The Grand Pilgrimage 9: Pixie in Peril

“You… made friends with the serpent?” Sylvie asked.

“Yup,” Inés confirmed. “He was actually quite a nice serpent.”

“I wasn’t aware that sea serpents could speak so that humans could understand them,” Serena stated.

“This one could,” Inés said.

“Leave it to the mermaid,” Sylvie muttered. “At least we can get out of here without any real trouble.”

“You gonna claim the reward?” Priscilla asked.

“No,” Sylvie said. “We were just doing our duty. I think we’ll just be moving on.”

“Couldn’t we take it as a donation for the temple or something?” Serena asked.

“Come here for a moment,” Sylvie ordered. She waited while Serena moved closer. “Not without proof that we dealt with it,” she whispered.

“Oh, I see,” Serena said.

“Don’t blame me,”Inés whispered. “We don’t kill anything that surrenders or that won’t fight back. That includes serpents.”

“I wasn’t blaming you,” Sylvie clarified. “Just stating the facts.”

*****

Upon reaching the shore, the three immediately went to the market stalls and picked up a few provisions. Then they made way to the stables and retrieved their horses.

“Wicadia is the next stop, is it not?” Serena asked.

“Yeah,” Inés confirmed. “There are some roadside Inns built between here and there, but no actual cities or villages.”

“I can’t wait!” Serena declared. “I’ve always wanted to see the great magic academy!”

“It’s a pretty special place,” Inés stated. She turned to Sylvie. “Hey, remember when we stayed there to study magic?”

I studied magic,” Sylvie said. “You wasted your time getting involved with the girls and trying to work your way into Headmistress Elivy’s robes.”

“Think she’ll be up for it now that I’m older and not her student?” Inés asked. She chuckled. “But I studied too, you know? I didn’t spend all of my time with the girls.”

“Yeah, I know,” Sylvie muttered. “You got very good at offensive water spells.”

The three made steady progress, eventually stopping for a midday break. Inés took Serena to practice with her tonfa while Sylvie began making a meal from their provisions.

She was just about to go retrieve the others when she heard a small, high-pitched voice. “Excuse me.”

She looked around. A pixie, barely the size of her hand, was hovering near her ear. The little lady had a silken white and gold robe and short, bright red hair.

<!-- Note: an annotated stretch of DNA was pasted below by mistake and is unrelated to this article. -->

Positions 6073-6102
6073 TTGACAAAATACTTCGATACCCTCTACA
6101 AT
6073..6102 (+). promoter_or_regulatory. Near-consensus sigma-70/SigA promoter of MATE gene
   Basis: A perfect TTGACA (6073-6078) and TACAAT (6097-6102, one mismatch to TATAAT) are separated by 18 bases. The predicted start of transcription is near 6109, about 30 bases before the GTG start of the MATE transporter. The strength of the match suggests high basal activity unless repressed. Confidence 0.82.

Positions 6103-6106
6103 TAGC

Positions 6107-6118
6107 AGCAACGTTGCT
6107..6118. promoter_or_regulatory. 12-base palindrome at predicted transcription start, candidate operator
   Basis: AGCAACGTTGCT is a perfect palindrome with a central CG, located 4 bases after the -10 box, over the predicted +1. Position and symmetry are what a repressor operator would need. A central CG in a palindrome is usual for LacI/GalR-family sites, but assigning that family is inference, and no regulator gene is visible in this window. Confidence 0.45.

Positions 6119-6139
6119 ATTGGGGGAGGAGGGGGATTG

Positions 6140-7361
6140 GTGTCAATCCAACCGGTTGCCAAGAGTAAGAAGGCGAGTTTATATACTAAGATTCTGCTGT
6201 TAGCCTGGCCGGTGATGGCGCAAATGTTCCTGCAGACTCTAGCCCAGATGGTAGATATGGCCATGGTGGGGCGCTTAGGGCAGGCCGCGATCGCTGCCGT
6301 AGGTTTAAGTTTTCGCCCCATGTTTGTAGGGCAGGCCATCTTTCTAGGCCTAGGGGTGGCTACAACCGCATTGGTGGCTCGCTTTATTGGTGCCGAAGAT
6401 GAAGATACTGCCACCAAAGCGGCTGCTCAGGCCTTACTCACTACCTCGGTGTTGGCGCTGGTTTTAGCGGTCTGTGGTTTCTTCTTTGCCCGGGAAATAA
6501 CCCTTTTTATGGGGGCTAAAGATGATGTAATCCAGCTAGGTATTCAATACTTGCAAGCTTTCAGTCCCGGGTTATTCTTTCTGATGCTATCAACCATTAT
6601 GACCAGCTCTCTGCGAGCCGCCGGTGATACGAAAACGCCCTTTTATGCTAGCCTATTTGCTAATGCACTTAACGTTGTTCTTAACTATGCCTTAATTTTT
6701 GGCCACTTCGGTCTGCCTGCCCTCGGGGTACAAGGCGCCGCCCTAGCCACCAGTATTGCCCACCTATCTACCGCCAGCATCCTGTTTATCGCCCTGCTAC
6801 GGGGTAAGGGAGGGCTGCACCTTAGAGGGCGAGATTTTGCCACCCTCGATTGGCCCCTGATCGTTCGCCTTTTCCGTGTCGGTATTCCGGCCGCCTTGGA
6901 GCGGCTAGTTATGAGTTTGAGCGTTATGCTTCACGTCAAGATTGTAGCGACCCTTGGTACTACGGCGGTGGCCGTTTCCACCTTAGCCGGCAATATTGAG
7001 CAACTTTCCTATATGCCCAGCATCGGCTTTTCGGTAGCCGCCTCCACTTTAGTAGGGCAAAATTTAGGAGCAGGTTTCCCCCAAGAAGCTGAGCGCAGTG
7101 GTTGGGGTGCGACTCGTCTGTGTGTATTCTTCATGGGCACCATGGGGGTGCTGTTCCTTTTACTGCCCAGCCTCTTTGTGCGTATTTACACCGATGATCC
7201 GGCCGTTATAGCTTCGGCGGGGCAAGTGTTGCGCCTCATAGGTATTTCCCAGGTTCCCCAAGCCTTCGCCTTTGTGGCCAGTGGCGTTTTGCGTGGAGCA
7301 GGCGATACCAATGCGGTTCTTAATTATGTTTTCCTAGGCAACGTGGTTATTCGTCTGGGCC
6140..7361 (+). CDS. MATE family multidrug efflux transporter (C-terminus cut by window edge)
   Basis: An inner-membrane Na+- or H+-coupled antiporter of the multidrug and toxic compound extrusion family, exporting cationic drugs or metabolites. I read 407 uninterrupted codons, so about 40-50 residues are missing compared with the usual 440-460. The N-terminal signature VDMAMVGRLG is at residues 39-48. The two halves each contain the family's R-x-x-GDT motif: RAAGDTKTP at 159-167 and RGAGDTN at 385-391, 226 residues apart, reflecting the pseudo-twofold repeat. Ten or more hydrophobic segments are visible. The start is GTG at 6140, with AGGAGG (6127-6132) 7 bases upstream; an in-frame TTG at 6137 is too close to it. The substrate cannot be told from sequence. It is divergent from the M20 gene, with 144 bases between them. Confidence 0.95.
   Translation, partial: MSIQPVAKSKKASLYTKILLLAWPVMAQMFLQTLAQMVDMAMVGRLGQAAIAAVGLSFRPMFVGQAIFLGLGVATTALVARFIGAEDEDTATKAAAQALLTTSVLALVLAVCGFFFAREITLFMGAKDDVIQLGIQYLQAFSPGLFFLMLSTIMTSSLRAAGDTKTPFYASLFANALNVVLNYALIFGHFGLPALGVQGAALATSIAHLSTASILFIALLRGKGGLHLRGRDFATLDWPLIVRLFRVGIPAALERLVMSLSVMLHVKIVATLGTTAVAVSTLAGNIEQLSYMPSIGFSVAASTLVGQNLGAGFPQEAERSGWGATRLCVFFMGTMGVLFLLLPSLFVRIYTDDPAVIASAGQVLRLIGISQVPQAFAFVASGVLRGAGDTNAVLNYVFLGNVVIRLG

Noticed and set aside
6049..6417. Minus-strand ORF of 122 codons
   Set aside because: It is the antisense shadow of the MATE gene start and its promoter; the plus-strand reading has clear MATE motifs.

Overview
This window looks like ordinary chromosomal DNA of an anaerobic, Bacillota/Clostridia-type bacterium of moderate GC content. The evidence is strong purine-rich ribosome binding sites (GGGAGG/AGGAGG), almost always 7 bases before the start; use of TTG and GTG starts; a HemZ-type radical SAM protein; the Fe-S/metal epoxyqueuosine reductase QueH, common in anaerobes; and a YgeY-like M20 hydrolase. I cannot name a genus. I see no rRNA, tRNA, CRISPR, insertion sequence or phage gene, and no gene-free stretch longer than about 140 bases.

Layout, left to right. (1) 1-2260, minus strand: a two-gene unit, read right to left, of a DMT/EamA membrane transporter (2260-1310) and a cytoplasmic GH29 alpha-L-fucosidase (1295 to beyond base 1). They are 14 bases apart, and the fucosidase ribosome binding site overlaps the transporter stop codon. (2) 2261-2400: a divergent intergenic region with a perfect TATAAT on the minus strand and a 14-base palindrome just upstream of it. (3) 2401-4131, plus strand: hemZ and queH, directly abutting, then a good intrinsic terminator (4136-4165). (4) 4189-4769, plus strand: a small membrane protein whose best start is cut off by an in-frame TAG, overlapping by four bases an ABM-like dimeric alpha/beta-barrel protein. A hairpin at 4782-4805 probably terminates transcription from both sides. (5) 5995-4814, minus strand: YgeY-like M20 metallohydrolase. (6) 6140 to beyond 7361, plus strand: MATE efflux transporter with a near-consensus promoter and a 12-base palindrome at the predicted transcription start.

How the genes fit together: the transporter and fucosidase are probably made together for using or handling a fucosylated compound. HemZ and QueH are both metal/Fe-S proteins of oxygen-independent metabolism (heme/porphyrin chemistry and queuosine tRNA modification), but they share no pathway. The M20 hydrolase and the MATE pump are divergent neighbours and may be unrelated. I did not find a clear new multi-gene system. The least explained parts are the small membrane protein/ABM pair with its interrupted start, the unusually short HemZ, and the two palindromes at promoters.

“Can I help you?” Sylvie asked.

“Yes,” the pixie said. “I need your help desperately. I saw the emblem on your armour and recognised it, you see. A warrior priestess is just what I need.”

“All right,” Sylvie said. “Please, slow down and explain what happened.”

“Terribly sorry for getting ahead of myself. I am called Rose,” the pixie introduced herself. “My friends and I were attacked by most grotesque creatures. I believe in your tongue they’re called trolls.”

Sylvie nodded. “Are they still nearby?”

“I’m not quite done,” Rose said. “The trolls took my friends and put them in hanging prisons in their carriage. I tried to get the key, but I couldn’t get near enough to their jailer. Even if I could, I don’t know if I could lift the heavy iron ring that the keys are on. Won’t you help me steal it and free my friends?”

“I’ll deal with these trolls personally,” Sylvie said. “Just lead the way.”

“But there were so many of them,” Rose protested. “Will you be all right in a straight up fight?”

“Perfectly fine,” Sylvie stated. “I am one of Athena’s warriors. A handful of trolls are hardly going to pose a grave threat to me.”

“Then I will lead you,” Rose said. “Please, follow me.” Sylvie readied her rapier and followed the pixie, leaving the meal she’d made behind.

*****

It was nearly a half hour later when Inés and Serena returned.

“Where did Miss Fortunio go?” Serena wondered.

“Toilet?” Inés shrugged. She looked over the food. “No… This has been left sitting for too long.” She dropped to the ground and examined it. “She moved in a hurry, I think. See, if you look at her footprints they’re spaced like she was sprinting.”

“But why?” Serena wondered.

“Don’t know,” Inés said.  “We’d better go after her, though. Just to be sure. It’s strange, though. I don’t see any footprints besides hers and ours. I wonder why she left.”

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About ktulu007

I don’t really like talking about myself, but for the curious I’m Deutsch. I’m the second oldest of three children, four if you count my adopted sister. We largely grew up without a father. Writing has been a major passion for me since I was small. I like to write online because it offers me some freedom to experiment with different genres and provides me with more of an audience than I would normally have access to. One of my bigger influences has always been my youngest sister. She’s very socially aware, an excellent judge of quality when it comes to writing and very supportive of my efforts. Whenever I write I ask myself “would she find major problematic elements in this that I need to change?” and I try to be socially responsible enough and good enough to be as good of a writer as she thinks I am.
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